In our chaotic lives we usually do not try to specify our plans in great detail, or if we do, we should be prepared to make major modifications. Our plans for what we want to achieve are accompanied with situations we must avoid. Disturbances often disrupt our immediate plans, so we adapt to new situations. We only have partial control over our futures.
The Partial Control aims at providing toy examples of chaotic situations where we try to avoid disasters, constantly revising our trajectories. More mathematically, partial control of chaotic systems is a new kind of control of chaotic dynamical systems, in the presence of disturbances, where the goal is to avoid certain undesired behaviors without determining a specific trajectory. (For more details, here is a lecture given by Prof. James A. Yorke about Partial Control)
The surprising advantage of this control method is that it sometimes allows the avoidance of the undesired behaviors even if the control applied is smaller than the external disturbances of the dynamical system. A key ingredient of this method is what we call safe sets. Recently we developed a general algorithm (the code is available here) for finding these sets in an arbitrary dynamical system, if they exist. The code was written during my research stay at the University of Maryland with Prof. James A. Yorke in 2011. The appearance of these safe sets can be rather complex although they do not appear to have fractal boundaries.
In order to understand better the dynamics on these sets, we have also been doing research on a new concept, the asymptotic safe set. Trajectories in the safe set tend asymptotically to the asymptotic safe set. We have proposed recently two algorithms (the code is available here) for finding such sets, one that sculpts the asymptotic safe set and another that grows it. The code of these algorithms were also written during my research stay at the University of Maryland. To test these new algorithms we have applied them to several paradigmatic models in Nonlinear Dynamics like the Tent map, the Hénon map and the Duffing Oscillator.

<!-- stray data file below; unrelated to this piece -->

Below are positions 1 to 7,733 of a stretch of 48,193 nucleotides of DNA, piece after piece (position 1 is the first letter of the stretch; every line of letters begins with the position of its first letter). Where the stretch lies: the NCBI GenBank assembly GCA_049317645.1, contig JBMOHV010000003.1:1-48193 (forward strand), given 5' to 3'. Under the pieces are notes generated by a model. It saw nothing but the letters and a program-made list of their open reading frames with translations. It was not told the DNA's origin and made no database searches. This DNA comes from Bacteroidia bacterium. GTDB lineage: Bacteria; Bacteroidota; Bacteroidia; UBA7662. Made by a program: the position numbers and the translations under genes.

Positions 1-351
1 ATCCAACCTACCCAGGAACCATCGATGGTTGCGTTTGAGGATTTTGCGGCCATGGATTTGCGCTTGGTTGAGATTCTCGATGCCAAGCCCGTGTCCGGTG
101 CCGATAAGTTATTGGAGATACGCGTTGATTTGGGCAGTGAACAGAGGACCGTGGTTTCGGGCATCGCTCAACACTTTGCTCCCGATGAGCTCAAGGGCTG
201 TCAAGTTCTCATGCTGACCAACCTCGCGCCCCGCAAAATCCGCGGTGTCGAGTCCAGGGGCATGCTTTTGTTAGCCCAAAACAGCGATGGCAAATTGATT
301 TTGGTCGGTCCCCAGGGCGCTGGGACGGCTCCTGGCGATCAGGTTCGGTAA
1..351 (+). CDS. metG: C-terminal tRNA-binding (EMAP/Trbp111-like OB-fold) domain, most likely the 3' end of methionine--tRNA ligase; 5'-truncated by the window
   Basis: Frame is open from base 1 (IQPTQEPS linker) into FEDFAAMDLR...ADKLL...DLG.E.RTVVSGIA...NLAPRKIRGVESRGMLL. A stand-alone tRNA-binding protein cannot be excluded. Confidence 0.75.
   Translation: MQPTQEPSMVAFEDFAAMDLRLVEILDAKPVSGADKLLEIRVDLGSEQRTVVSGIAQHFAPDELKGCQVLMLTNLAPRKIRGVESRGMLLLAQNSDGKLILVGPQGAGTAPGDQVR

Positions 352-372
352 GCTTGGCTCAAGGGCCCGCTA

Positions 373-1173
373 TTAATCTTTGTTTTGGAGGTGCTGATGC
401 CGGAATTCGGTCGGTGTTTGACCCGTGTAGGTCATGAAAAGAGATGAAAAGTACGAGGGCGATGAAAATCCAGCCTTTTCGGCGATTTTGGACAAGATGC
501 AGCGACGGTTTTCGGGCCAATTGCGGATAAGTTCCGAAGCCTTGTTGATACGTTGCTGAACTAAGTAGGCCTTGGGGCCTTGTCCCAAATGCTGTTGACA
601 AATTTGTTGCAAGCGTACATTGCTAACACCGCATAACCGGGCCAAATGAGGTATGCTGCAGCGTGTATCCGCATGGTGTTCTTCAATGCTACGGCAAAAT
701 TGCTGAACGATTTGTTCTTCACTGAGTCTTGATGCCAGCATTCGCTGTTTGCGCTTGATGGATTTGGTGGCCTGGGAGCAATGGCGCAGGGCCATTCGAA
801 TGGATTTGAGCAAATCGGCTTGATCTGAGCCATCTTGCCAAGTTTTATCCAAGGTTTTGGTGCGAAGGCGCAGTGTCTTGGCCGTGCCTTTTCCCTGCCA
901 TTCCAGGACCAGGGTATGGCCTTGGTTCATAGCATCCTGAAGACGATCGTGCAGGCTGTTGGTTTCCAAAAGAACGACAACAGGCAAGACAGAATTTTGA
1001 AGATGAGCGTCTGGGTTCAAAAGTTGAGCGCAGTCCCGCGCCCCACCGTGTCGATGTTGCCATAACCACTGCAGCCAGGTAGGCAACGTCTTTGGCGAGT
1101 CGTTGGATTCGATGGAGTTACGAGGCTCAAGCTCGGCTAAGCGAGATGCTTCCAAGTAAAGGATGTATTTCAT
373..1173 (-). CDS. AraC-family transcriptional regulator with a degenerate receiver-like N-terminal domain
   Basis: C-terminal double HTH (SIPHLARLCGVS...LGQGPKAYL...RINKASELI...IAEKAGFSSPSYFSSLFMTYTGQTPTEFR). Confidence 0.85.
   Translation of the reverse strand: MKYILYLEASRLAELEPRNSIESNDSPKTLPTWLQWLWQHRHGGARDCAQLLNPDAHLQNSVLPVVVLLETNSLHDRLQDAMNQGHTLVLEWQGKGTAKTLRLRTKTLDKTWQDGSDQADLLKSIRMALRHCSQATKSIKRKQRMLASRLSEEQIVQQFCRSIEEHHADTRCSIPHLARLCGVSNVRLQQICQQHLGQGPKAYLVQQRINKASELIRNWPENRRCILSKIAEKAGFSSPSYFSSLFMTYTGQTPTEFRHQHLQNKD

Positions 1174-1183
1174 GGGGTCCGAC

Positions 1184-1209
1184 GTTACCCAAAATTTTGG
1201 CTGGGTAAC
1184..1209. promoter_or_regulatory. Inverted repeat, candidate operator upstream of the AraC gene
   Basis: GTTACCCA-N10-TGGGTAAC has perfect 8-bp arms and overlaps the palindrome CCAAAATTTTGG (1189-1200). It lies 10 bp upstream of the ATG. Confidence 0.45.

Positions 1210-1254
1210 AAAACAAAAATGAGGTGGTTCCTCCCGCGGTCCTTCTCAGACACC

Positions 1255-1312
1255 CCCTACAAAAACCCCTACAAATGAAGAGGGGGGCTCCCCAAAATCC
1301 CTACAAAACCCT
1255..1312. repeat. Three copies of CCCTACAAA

Recently we have also been working in the Nonlinear Dynamics, Chaos and Complex Systems Group at Universidad Rey Juan Carlos, in how to apply the partial control method to more pragmatic models. In particular, we have used the partial control method to avoid extinctions in an ecological model, in presence of disturbances, with the goal of minimizing the control applied. Another interesting application has been the use of this control method to a model of cancer, with the goal of avoiding the disappearance of healthy cells and the uncontrolled growth of cancer cells. We hope that this contribution might lead to the development of new disruptive treatments.
This line of research is a joint collaboration with Prof. Miguel A.F. Sanjuán (Universidad Rey Juan Carlos), Dr. Samuel Zambrano (San Raffaele Research Institute) and Prof. James A. Yorke (University of Maryland).